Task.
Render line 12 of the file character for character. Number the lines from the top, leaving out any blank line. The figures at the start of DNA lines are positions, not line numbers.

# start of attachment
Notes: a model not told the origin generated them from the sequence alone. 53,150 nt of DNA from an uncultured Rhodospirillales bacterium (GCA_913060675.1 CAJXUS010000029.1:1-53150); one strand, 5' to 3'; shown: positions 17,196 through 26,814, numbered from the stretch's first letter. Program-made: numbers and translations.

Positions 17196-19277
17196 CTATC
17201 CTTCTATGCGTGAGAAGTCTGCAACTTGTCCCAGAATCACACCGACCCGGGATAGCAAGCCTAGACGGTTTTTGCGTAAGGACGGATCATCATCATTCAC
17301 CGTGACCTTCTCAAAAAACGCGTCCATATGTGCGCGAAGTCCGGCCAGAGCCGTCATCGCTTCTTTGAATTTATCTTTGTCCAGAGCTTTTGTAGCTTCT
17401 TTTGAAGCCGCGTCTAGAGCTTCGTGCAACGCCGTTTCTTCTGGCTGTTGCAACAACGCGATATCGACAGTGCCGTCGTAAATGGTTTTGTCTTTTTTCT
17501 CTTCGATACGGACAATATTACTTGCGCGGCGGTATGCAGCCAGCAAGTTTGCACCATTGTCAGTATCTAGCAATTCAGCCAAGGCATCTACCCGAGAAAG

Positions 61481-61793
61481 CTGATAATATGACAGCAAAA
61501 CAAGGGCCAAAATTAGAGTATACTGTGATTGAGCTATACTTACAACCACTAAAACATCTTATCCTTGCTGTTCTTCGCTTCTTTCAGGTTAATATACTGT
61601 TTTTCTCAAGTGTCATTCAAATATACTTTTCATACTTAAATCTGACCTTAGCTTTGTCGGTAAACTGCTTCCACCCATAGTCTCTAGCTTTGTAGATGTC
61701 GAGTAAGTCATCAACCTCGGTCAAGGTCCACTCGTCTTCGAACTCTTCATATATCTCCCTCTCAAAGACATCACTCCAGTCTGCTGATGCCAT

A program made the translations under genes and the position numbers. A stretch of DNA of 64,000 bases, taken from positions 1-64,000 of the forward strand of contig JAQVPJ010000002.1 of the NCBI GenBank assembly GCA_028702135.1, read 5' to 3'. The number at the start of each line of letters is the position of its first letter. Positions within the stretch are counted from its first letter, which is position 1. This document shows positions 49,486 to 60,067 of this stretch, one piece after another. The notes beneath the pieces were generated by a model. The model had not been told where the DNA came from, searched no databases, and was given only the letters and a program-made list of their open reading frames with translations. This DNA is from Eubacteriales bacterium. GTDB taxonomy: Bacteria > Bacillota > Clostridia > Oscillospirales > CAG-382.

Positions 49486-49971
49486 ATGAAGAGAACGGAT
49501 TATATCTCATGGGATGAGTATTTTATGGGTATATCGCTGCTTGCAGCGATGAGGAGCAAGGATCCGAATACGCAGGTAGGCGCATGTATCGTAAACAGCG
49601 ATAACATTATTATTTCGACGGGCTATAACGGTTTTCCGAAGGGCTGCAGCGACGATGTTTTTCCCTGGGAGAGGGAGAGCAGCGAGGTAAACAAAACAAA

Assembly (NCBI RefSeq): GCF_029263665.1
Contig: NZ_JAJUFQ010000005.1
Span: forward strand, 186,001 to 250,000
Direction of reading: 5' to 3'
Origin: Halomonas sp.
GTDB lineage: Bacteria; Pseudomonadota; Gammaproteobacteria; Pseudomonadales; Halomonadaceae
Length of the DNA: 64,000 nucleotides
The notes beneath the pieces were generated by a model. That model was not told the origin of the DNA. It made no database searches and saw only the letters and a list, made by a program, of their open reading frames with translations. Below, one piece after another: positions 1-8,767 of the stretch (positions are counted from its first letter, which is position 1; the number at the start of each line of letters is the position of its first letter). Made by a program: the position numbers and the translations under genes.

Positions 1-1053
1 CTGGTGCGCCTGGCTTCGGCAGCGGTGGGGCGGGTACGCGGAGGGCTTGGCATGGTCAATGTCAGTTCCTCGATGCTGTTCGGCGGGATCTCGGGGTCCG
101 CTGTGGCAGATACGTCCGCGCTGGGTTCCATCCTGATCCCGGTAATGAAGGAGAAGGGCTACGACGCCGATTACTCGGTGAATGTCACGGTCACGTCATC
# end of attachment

61701 GAGTAAGTCATCAACCTCGGTCAAGGTCCACTCGTCTTCGAACTCTTCATATATCTCCCTCTCAAAGACATCACTCCAGTCTGCTGATGCCAT